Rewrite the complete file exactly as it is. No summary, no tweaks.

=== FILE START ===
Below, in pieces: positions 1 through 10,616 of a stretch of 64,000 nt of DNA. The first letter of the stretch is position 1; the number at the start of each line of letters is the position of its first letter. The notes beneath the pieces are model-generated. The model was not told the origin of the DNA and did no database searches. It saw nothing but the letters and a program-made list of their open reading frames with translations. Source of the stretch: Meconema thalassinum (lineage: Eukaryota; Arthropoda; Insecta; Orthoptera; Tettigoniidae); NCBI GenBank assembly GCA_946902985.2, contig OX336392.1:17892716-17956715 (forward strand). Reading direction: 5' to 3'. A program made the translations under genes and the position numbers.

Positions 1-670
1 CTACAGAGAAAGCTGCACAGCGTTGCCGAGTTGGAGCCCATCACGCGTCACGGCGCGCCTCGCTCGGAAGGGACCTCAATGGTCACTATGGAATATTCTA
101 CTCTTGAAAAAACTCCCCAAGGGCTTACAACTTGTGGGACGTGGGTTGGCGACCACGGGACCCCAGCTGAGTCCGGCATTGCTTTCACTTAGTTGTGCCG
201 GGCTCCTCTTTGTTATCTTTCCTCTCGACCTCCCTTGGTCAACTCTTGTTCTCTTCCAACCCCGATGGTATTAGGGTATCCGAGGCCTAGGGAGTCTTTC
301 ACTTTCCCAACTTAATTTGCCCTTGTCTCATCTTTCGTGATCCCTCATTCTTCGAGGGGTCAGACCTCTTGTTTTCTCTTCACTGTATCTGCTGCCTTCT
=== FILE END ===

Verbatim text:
Below, in pieces: positions 1 through 10,616 of a stretch of 64,000 nt of DNA. The first letter of the stretch is position 1; the number at the start of each line of letters is the position of its first letter. The notes beneath the pieces are model-generated. The model was not told the origin of the DNA and did no database searches. It saw nothing but the letters and a program-made list of their open reading frames with translations. Source of the stretch: Meconema thalassinum (lineage: Eukaryota; Arthropoda; Insecta; Orthoptera; Tettigoniidae); NCBI GenBank assembly GCA_946902985.2, contig OX336392.1:17892716-17956715 (forward strand). Reading direction: 5' to 3'. A program made the translations under genes and the position numbers.

Positions 1-670
1 CTACAGAGAAAGCTGCACAGCGTTGCCGAGTTGGAGCCCATCACGCGTCACGGCGCGCCTCGCTCGGAAGGGACCTCAATGGTCACTATGGAATATTCTA
101 CTCTTGAAAAAACTCCCCAAGGGCTTACAACTTGTGGGACGTGGGTTGGCGACCACGGGACCCCAGCTGAGTCCGGCATTGCTTTCACTTAGTTGTGCCG
201 GGCTCCTCTTTGTTATCTTTCCTCTCGACCTCCCTTGGTCAACTCTTGTTCTCTTCCAACCCCGATGGTATTAGGGTATCCGAGGCCTAGGGAGTCTTTC
301 ACTTTCCCAACTTAATTTGCCCTTGTCTCATCTTTCGTGATCCCTCATTCTTCGAGGGGTCAGACCTCTTGTTTTCTCTTCACTGTATCTGCTGCCTTCT